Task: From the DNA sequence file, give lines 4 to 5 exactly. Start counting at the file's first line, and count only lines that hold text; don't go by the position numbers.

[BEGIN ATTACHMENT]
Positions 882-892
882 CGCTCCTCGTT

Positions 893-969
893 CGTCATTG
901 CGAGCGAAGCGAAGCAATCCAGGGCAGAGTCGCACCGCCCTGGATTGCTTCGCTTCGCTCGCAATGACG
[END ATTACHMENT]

893 CGTCATTG
901 CGAGCGAAGCGAAGCAATCCAGGGCAGAGTCGCACCGCCCTGGATTGCTTCGCTTCGCTCGCAATGACG